As part of efforts to maintain Liberia’s peace and security, the Angie Brooks International Center (ABIC) has begun intensifying its engagement with disadvantaged youths on how to maintain peace and security in the country.
The one-day engagement with these disadvantaged youths on the importance of peace is aimed at rehabilitating and reintegrating them in society to become peace ambassadors at community level.
Speaking during the occasion, the Head of Programs at ABIC, Gifty Mensah, highlighted the organization’s activities, saying that ABIC, with support from the Global Initiative Resilience Fund (GIRF), has piloted an entrepreneurial project in 5 communities for 250 gang youths between August and November 2020.
The project, according to Miss Mensah, was the first to link youth from selected slums and ghettos with entrepreneurship, which ultimately creates role models for other gang members within their communities, thereby breaking the stereotypes to attach to those youths.
She indicated that the goal of the project is to identify youth in selected communities, train them and provide seed capital to commence a business venture within their communities. She, however, clarified that all COVID-19 protocols are being exercised during the project implementation.
The project, she said, accounts for several networks of organized crime and gang violence, which unfortunately, transcend these youth groups to include state actors, who instead of creating economic opportunities for the youth, act with impunity by recruiting, sponsoring and utilizing these disenfranchised youth in criminal activities to win political power.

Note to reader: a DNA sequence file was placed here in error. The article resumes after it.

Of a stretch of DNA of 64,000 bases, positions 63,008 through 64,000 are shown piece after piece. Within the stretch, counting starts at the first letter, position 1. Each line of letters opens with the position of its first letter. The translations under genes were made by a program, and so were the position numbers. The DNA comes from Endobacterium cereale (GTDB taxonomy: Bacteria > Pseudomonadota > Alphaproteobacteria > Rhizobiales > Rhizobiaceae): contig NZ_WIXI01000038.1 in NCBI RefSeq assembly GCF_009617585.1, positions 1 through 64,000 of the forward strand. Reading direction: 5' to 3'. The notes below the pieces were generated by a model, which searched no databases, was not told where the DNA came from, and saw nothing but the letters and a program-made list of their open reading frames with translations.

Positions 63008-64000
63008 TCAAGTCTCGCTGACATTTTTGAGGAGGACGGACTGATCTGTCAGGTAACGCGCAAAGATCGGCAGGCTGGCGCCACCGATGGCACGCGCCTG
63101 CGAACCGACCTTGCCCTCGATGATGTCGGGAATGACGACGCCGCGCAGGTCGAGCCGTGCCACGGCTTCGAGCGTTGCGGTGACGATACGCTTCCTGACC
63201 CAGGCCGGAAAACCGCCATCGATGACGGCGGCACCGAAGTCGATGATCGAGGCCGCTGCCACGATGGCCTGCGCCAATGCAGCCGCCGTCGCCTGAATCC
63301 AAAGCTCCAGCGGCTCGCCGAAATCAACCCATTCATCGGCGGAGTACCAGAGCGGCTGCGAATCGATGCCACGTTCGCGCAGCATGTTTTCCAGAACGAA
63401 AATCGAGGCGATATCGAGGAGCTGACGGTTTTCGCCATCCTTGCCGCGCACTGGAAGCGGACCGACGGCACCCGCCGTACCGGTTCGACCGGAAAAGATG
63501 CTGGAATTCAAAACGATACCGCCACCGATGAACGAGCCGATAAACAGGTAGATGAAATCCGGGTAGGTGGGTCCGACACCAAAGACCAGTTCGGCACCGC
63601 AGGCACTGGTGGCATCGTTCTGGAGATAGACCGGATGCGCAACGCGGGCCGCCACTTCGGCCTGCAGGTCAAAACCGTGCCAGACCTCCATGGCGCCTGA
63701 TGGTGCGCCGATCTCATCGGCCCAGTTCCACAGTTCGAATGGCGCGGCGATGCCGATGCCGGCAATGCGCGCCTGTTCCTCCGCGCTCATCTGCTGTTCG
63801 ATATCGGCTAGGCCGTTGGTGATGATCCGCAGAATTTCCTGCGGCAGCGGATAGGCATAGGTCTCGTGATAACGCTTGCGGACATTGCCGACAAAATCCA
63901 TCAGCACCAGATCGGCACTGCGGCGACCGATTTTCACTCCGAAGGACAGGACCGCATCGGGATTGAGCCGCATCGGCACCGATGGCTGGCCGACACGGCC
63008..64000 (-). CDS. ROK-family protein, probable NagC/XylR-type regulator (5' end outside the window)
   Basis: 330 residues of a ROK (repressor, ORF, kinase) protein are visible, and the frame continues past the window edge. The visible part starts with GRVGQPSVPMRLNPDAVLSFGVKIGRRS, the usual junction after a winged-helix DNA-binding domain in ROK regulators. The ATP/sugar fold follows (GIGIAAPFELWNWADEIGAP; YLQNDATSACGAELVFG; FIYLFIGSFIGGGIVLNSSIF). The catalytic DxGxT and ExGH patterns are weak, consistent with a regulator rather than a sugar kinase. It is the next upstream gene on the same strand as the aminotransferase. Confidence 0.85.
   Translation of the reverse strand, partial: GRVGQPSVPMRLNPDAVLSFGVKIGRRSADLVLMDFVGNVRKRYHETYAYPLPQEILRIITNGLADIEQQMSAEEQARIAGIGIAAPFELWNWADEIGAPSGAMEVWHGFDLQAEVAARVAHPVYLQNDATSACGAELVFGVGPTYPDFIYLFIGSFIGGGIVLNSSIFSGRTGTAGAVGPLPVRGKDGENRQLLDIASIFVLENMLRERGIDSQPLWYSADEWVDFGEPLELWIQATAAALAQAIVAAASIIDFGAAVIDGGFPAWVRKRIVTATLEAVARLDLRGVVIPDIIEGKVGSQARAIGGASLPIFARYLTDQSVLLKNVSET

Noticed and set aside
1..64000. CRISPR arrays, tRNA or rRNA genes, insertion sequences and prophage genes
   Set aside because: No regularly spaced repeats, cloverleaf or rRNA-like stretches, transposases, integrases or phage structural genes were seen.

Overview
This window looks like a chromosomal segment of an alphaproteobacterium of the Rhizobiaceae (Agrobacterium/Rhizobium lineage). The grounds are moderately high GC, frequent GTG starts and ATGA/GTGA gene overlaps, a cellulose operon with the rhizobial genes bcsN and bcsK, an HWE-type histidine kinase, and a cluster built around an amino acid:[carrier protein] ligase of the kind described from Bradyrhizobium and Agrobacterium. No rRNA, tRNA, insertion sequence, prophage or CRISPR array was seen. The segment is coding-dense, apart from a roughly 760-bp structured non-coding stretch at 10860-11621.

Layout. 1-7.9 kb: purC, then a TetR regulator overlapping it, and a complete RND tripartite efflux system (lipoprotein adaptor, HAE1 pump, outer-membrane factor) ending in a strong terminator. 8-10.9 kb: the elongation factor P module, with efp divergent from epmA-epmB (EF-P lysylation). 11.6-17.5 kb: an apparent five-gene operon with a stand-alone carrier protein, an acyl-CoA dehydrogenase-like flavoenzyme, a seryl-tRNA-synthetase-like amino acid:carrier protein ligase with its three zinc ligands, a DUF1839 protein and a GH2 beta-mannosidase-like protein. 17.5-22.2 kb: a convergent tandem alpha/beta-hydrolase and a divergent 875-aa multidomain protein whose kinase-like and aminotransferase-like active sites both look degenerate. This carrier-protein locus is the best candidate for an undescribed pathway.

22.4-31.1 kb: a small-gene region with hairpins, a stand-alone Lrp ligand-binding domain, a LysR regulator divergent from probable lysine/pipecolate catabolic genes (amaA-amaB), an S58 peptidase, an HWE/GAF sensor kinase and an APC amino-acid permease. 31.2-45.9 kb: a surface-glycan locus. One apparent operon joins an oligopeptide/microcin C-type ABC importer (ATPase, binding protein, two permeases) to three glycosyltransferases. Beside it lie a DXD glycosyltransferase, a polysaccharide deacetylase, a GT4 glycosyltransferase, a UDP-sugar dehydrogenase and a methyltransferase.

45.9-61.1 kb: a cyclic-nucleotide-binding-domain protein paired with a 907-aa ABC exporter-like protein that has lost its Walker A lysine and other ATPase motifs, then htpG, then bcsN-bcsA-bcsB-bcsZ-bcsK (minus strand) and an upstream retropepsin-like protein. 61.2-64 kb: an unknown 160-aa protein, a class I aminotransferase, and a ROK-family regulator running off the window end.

Miss Mensah further disclosed that ABIC has undertaken several initiatives that include donation of hand-washing and other COVID-19 preventive materials, youth peer to peer peace process in 6 communities in Montserrado. She named Caldwell, Paynesville (Gobachoup) field, King Gray Community, Clara Town, among other communities, which are also being targeted. Other engagements include meeting the press, a conversation with the disadvantage youths, urban peace dialogue, training in entrepreneurship, soccer for peace, certification, pitch festival and award of seed funding.
However, this initiative, she added, is a cycle of poverty and negative imagery that is often difficult to break for generations. Against this backdrop, the youth in slums face not only lacking basic services, little or no education and unemployable skills, but additionally have to deal with the issue of creating their identities, shouldering responsibility and making it on their own. Therefore, she said creating economic opportunities for such population is crucial for the peace and security for the country.
Former Foreign Affairs Minister, Olubanke King–Akerele, Board Chair of ABIC, stressed the importance of maintaining Liberia’s peace and security. She said the culture of peace among Liberians especially the youth is cardinal to the growth and development of the country.
Madam King-Akerele challenged the disadvantaged youths to see themselves as change makers and not trouble makers. “Each of you here today can become great men and women of Liberia if only you become an agent of change.”
In brief remarks, former Paynesville Mayor Cyvette Gibson, told the disadvantaged youths that despite the situation, hope is alive and they should be determined to put on the attitude of change.
Madame Gibson who served as one of the motivational speakers at the occasion underscored the need for young people to acknowledge that the peace everyone has enjoyed over the last years was from a collective effort that should never be ignored or compromised for any reason.
At the end of the event, dozens of the disadvantaged youths thanked ABIC for the level of transformation in the individual’s lives. Those who got transformed through ABIC’s intervention further told the audience that they will be an agent of peace.